We have about 12,000 people on our Facebook page with a few thousand people on our email list and probably 100,000ish followers on Amazon area, though we have no access to those names. But we’ve sold a little over 2 million books, I guess.
I was in Cabo, my second book was written, I see the earnings, and it looks like I can make about $7 a day per book. So I take a spreadsheet and I calculate that if I wrote 20 books at $7.50 a day, I’d make $54,000 which I just rounded down to 50K. So 20 books to 50K was the idea that I’d be able to retire with my wife in Cabo. My intent with this is twofold. I want fans who want to read my stories, and I want to make money on this. And from that we formed a 20 Books to 50K private Facebook page, and now we’re doing the 20Books conferences.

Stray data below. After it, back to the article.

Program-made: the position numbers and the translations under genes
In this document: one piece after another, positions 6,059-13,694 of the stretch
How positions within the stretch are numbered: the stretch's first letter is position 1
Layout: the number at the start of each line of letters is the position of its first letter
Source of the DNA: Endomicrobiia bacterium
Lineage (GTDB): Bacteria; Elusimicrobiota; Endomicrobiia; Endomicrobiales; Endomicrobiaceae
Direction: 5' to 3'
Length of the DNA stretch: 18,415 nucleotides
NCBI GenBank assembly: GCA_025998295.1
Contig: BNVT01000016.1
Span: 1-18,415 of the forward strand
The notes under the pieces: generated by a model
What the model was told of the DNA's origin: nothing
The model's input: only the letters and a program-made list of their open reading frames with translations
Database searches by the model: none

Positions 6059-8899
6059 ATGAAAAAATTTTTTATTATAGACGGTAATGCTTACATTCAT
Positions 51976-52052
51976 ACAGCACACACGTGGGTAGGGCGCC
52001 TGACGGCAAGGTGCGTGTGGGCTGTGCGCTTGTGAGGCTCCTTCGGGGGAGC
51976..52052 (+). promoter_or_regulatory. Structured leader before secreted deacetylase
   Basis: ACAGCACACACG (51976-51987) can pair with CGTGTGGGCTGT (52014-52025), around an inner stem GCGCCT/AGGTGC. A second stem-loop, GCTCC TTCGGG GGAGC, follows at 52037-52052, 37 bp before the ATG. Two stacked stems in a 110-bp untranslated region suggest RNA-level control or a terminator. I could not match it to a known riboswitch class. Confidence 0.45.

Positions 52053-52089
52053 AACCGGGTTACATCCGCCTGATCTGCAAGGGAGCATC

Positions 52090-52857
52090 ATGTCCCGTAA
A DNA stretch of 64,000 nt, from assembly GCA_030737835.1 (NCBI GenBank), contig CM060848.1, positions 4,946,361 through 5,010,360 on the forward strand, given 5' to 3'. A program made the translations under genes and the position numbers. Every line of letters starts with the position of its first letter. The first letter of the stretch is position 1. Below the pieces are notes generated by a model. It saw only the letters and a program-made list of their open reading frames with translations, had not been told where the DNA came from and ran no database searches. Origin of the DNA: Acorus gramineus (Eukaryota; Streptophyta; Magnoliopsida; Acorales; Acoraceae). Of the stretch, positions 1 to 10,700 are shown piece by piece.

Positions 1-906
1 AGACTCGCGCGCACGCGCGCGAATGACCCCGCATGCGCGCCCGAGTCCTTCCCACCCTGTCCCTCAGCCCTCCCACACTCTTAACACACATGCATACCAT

My partner Craig [Martelle] and I went over, got some help, and put on 20Books London last February. We don’t make any money on these things, we just want to help other indie authors. We also had some little luncheons in Pittsburgh and in Adelaide, [Australia], and we’re putting together a 20 Books in Edinburgh, Scotland, and 20Books Bali for 60 top-tier authors.
That’s a good way to put it. I’m not opposed to traditional publishing or authors who choose to go hybrid. But if you look at the cover, the reviews, the writing and the editing and you can’t tell the difference, what does it matter if it’s an indie title or not? In our company, for example, we put out 15 to 20 books a month and we’re going to 30. Our company doesn’t buy the IP [intellectual property], we help make the IP. We have the talent to refine the books so that they’re salable, and the most we take is a 50 percent share. The focus is on each author or pen name, not a publishing house or imprint. There are 32 authors with 38 names that have worked with us.
More books. In more genres.
Michael and I sat down for an in-person interview at 20Books Vegas. This transcript was edited for length. For more information about Michael’s work, visit KurtherianBooks.com or their Facebook page at The Kurtherian Gambit.